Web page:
The evidence supports the trial judge's findings and legal conclusions that defendant accepted and used the delivered concrete-mix and did not offer to return it. Accordingly, title passed to defendant. New York Personal Property Law, McK.Consol.Laws, c. 41, § 129. The evidence shows that it was customary, on a large job such as this, for a buyer to have a representative at seller's plant to check whether the ingredients accorded with the specifications; this was not done here. Defendant, however, under Section 130, had a right to damages for breach of warranty, if it gave reasonable notice of the breach. But such a right must be asserted by a cross-action as to which defendant, the buyer, has the burden of proof. See 1 Williston, Sales, Section 255; Barber Mining & Fertilizing Co. v. Brown Hoisting Mach. Co., 6 Cir., 258 F. 1, 3.*fn1 As defendant offered no proof whatever of such a breach, the district court properly decided against defendant. In the circumstances, the issue of reasonable notice by defendant of the alleged breach became irrelevant; consequently, we need not consider the court's alleged error in excluding a letter bearing on that issue alone.*fn2 Defendant does not dispute plaintiff's claim for truck hire. Accordingly, on the merits, we must affirm.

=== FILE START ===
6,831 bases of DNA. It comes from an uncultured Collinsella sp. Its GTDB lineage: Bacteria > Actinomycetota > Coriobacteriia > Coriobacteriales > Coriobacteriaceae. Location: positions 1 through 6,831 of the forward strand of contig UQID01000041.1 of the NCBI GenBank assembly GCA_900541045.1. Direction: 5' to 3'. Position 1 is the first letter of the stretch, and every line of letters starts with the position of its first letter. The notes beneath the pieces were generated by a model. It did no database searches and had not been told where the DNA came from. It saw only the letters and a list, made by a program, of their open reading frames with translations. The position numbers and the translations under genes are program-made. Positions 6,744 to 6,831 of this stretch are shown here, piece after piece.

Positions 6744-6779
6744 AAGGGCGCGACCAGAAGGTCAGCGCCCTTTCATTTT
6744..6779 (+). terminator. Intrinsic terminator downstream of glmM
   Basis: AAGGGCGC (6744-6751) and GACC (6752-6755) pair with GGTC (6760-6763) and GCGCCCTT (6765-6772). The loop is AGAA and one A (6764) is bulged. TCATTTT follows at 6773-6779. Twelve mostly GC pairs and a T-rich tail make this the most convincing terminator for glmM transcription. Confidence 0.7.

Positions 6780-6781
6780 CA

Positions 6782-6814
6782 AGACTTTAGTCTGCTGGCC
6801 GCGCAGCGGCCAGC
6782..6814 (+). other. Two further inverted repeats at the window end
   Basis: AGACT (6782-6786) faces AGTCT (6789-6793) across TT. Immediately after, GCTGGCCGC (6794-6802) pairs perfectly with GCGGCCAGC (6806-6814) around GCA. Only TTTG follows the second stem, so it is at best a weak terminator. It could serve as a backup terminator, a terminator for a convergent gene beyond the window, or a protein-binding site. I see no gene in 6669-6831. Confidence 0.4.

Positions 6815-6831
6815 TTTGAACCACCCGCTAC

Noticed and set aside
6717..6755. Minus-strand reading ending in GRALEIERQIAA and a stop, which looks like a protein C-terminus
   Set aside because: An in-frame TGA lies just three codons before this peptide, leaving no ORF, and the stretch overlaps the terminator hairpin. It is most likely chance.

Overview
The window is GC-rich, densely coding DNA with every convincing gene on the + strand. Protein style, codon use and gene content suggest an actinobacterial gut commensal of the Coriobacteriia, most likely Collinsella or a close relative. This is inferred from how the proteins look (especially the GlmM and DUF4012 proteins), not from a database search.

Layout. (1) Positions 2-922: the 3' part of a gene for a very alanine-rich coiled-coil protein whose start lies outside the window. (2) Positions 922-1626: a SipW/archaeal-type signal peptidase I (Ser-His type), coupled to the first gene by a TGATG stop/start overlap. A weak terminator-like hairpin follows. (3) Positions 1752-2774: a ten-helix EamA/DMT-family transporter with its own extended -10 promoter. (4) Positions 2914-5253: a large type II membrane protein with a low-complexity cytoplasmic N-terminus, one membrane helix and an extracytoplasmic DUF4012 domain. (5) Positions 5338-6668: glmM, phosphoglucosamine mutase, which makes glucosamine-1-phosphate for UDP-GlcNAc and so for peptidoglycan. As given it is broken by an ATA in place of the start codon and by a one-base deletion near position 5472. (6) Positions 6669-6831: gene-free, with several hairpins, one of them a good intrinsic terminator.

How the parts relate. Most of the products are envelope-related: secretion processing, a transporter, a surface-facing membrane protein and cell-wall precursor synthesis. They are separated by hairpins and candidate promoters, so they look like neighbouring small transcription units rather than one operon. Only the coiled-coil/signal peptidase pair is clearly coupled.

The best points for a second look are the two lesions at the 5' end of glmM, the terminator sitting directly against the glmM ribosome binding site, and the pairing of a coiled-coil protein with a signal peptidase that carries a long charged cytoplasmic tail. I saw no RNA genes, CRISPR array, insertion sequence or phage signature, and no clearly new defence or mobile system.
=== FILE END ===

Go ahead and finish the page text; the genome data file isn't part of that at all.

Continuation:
A year after this suit began, defendant moved to implead Palisades as a third-party defendant. The district court denied this motion. It also denied defendant's motion, made at the commencement of the trial, (a) to consolidate the trial with the trial of a suit, begun a year after the case at bar, by defendant against Palisades, or (b) for leave to withdraw defendant's counterclaim without prejudice to renewal or to sever the counterclaim and consolidate it for trial with the trial of the Palisades action. Defendant argues that, since it could not effectively prove its counterclaim until the completion of its litigation with Palisades, the denial of all or some of these motions was erroneous. We do not agree. Defendant's was a compulsory counterclaim under Fed.Rules Civ.Proc. rule 13, 28 U.S.C.A.All these denial orders were within the trial court's discretion; in the circumstances, we see no "abuse" of discretion.*fn3